10. Hi Can anyone recommend a compressor, I was considering the Revell Master Class Compressor as it has a tank, but didn't know if anyone has any other ideas. Looking to spend £150-£200 but, would happily spend less. It will mainly be used for painting some large 1/72 aircraft and ships. Thanks in advance for your advice. Lucus
  11. I've just been able to get a better price on our little-tank compressor. So I'm passing the savings along by dropping the price of the compressor and our starter sets. The little-tank was £210, we can now offer it for £180 with a 2 year warranty. Full details of the compressor are here: little-tank A number of starter sets are on this page: Airbrush & Compressor sets We will also have the compressors available at all the shows we attend. Thanks, Paul
  12. I am looking at buying one of these http://www.tamiya.com/english/products/74520basic_comp/basic_comp.htm Are they any good? I currently use a little Nail Artist Compressor but it doesn't keep up with my Tamiya Airbrush. I am very much an amateur painter but want to learn and improve. Any advice gratefully considered.. Stewart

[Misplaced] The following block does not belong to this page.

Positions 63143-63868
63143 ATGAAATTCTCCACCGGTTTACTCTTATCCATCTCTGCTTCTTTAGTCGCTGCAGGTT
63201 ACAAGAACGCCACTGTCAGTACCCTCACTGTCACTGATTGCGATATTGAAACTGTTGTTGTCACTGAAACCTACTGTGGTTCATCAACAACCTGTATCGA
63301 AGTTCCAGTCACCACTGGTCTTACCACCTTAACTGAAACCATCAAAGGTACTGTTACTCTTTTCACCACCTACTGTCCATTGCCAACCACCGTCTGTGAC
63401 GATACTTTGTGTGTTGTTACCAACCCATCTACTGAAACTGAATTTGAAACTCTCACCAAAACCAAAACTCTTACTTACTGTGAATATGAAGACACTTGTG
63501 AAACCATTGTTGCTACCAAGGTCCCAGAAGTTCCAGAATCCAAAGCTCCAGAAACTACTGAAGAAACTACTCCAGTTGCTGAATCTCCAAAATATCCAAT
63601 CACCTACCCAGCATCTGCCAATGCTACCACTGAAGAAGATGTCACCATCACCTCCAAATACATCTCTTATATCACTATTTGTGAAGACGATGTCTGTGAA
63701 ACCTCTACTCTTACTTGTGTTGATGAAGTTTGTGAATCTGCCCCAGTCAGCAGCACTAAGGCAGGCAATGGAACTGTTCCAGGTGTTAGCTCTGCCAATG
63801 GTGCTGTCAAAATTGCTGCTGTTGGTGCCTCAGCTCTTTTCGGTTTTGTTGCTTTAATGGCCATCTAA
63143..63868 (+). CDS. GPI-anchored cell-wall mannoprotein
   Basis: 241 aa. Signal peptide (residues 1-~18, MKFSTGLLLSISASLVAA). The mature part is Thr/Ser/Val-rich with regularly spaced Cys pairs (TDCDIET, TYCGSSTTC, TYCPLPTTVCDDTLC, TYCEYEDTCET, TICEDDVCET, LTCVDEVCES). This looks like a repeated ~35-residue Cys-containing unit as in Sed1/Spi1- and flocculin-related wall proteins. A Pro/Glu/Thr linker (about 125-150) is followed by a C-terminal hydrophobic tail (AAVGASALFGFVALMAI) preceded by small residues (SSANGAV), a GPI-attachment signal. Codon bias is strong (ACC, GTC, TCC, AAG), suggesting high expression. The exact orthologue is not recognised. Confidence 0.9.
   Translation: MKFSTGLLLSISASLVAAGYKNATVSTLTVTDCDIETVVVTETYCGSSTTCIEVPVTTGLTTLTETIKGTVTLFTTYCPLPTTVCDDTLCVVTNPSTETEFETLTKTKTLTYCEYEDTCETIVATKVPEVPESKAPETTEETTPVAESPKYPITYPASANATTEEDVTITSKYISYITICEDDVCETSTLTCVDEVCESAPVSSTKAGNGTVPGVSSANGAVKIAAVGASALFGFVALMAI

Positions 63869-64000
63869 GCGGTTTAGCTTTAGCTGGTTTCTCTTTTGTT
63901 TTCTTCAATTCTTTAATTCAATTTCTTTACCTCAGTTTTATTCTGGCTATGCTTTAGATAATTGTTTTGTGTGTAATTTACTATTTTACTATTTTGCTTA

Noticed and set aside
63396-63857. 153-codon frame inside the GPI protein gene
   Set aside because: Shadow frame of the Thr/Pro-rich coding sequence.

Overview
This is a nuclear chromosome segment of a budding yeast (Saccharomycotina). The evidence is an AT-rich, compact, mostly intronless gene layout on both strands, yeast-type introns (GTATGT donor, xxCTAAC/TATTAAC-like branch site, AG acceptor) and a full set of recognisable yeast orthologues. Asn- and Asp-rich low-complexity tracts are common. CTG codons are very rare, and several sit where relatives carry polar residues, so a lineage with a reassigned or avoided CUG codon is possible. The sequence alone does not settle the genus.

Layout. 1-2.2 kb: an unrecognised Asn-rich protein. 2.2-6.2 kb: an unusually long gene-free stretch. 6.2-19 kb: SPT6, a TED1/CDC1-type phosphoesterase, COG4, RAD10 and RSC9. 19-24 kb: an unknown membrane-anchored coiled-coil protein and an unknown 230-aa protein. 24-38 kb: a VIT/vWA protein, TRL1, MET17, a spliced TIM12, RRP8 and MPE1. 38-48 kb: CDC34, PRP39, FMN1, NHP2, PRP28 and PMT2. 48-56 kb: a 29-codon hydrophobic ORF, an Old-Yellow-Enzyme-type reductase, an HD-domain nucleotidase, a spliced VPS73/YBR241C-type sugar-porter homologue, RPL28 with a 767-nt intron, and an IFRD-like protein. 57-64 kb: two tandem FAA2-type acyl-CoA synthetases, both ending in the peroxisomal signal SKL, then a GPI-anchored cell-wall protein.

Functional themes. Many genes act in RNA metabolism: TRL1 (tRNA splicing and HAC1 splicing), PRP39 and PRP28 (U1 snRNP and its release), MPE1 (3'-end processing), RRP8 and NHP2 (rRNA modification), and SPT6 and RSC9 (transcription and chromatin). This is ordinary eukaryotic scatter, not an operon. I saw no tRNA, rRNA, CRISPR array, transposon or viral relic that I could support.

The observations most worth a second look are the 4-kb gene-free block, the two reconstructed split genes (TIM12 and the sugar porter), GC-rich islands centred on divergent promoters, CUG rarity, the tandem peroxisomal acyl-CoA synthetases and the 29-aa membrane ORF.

13. Hello everyone. Been a fan of this site for a while, now compelled to post as I'm at my wits end with my airbrush setup. Years ago (2006?) I bought my first compressor, a Sparmax AC-27. I used it with an old Badger airbrush until its needle bent. After moving house, the Sparmax sat in the shed until six months ago, when I returned to modelling and bought an Iwata Revolution. For a while, everything was fine. I did my research, cared for the brush and learnt a great deal in a short time. However, all of this fell apart in the last two weeks. The initial problems were solved through cleaning. But recently things have become much worse, with heavy, intermittent splattering, or paint congealing on the needle and dripping off. Paint will often spur from the needle after returning the trigger to its resting position. Often I am not getting any pressure coming through the nozzle. My paints are all properly thinned and I have attempted to spray with Vallejo, Gunze and Citadel paints. I'm tearing my hair out. I do not think the airbrush is at fault as I have disassembled it numerous times and thoroughly cleaned it. Am I right in suspecting the long neglected compressor? Air is still coming through the hose, alongside some water. As far as I can tell, it has no leaking air. Another possible sign of internal damage is the compressor will cut out if I go above 25 psi. Sorry for the lengthy post but I've tried to be as informative as possible regarding details. If anyone can help it would be much appreciated. Many thanks!